LONDON (Thomson Reuters Foundation) - British lawmakers on Thursday urged big brands - from Gap to Zara - to ensure high-street fashion was not made from cotton picked by Muslims held in camps in China’s Xinjiang region.
About a dozen fashion brands were asked by a committee of lawmakers to explain how they were tackling the risk of modern slavery in their supply chains when sourcing from Xinjiang.
The United Nations estimates at least a million Uighurs and other Muslims are held in camps in the region, and an Australian think tank says tens of thousands of them were moved across China to work in factories supplying global brands.
China has denied mistreatment and said the camps offer vocational training and help to fight terrorism and extremism.
“It’s a horrifying thought that British consumers could be unknowingly supporting businesses that profit from... the forced labour of Uighurs,” said Conservative lawmaker Nusrat Ghani, who sits on the Business, Energy and Industrial Strategy Committee.
While most brands say they do not have relationships with factories in Xinjiang, their supply chains are likely to be tainted by cotton picked by Uighurs that is exported across China and used by other suppliers, anti-slavery activists said.
More than 80% of China’s cotton comes from northwestern Xinjiang, which is home to about 11 million Uighurs.
In written responses to the committee, most brands - including Gap Inc and Zara-owner Inditex - did not provide specific detail about their cotton sourcing and said they were looking to improve knowledge of their supply chains.
H&M said there was “no solution available” to fully trace the origin of cotton, while fashion label Stella McCartney said tracing raw material was “extremely difficult”.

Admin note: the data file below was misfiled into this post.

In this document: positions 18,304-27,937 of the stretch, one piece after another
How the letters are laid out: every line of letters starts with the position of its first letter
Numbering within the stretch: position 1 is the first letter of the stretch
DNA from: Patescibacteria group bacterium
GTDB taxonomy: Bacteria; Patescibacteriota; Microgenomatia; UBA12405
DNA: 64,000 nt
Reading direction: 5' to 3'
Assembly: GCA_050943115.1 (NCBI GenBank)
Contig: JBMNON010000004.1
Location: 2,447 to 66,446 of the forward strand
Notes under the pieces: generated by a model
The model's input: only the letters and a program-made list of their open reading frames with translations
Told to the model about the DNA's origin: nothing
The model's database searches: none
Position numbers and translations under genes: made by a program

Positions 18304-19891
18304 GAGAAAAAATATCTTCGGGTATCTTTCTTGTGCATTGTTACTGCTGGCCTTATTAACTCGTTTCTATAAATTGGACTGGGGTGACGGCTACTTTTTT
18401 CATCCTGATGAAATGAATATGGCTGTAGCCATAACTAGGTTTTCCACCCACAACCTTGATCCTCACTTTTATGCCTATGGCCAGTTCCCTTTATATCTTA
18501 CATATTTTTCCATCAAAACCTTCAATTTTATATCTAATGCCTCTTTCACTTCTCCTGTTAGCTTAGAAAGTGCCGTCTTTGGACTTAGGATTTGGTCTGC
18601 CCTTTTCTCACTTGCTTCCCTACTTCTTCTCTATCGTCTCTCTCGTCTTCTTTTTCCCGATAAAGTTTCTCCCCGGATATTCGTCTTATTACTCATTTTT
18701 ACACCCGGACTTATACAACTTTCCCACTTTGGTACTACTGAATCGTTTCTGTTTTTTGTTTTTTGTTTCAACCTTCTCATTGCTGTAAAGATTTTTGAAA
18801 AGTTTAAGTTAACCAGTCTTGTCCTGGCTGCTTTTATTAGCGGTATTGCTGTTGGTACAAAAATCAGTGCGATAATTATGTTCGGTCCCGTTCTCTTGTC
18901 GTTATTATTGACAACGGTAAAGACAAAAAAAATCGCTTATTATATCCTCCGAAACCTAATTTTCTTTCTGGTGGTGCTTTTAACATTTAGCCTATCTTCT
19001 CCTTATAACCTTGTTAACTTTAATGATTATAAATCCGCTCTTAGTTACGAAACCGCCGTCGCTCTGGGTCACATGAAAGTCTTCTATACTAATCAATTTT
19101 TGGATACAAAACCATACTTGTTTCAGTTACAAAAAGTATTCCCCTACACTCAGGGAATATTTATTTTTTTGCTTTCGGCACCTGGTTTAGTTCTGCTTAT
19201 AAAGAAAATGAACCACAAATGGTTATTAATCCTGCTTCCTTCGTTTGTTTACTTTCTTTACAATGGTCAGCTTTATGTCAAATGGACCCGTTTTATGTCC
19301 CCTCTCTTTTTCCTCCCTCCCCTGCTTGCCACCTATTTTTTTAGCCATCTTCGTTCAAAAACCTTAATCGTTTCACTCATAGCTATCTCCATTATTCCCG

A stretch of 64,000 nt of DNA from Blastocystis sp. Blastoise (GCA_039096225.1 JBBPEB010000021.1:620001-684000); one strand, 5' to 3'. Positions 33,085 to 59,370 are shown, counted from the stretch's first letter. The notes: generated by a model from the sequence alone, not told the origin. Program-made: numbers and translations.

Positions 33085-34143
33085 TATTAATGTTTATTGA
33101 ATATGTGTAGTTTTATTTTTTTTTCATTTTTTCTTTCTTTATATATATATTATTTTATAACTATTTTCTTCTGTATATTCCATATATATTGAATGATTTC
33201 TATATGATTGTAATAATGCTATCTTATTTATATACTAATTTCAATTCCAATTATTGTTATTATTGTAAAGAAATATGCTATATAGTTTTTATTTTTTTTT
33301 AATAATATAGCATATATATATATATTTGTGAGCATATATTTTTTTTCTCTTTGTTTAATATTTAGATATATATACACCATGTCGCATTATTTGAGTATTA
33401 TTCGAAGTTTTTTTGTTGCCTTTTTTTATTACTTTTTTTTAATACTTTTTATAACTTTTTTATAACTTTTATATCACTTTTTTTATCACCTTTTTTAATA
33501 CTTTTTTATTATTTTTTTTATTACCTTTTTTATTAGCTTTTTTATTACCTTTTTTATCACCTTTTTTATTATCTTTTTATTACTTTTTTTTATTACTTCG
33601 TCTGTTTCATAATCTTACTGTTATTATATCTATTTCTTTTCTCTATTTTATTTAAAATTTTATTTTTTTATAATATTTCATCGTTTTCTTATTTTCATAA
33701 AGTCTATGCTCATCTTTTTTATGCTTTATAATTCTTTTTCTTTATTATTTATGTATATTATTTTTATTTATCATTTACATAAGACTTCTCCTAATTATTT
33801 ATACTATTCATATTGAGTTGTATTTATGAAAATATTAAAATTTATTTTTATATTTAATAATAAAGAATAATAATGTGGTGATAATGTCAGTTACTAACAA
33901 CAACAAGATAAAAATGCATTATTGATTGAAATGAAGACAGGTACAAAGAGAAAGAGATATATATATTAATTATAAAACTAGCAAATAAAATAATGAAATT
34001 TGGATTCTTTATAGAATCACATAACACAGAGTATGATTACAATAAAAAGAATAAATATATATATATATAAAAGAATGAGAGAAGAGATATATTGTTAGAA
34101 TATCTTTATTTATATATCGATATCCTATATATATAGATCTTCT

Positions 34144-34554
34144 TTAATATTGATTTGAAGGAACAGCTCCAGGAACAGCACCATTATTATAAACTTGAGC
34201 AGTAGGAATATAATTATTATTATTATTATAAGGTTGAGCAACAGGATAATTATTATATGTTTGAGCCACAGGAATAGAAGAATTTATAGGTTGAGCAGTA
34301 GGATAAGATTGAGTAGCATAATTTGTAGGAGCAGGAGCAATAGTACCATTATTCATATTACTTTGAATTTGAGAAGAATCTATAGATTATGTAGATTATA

Organisations that campaign against modern slavery have urged government to make companies liable for abuses in their supply chains, saying well-meaning words fell short of action.
“There’s no credibility to any brand’s claims that it is not linked to China’s abuses of Uighurs if it is not addressing the risk in its full supply chain, from factory floors to cotton sourcing,” said Chloe Cranston of Anti-Slavery International.
Britain’s 2015 Modern Slavery Act requires big businesses to outline their anti-slavery efforts in an annual statement but there are no penalties for those that fail to do so.
U.S. anti-trafficking ambassador John Richmond last month said it was increasingly difficult for brands to root out forced labour from Chinese supply chains, as the United States steps up the blocking of imports of goods made in Xinjiang.
A group of activists and lawyers in April asked the British government to suspend imports made with cotton from Xinjiang unless companies could prove they were free of forced labour.
Reporting by Kieran Guilbert, Editing by Lyndsay Griffiths. Please credit the Thomson Reuters Foundation, the charitable arm of Thomson Reuters, that covers the lives of people around the world who struggle to live freely or fairly. Visit news.trust.org
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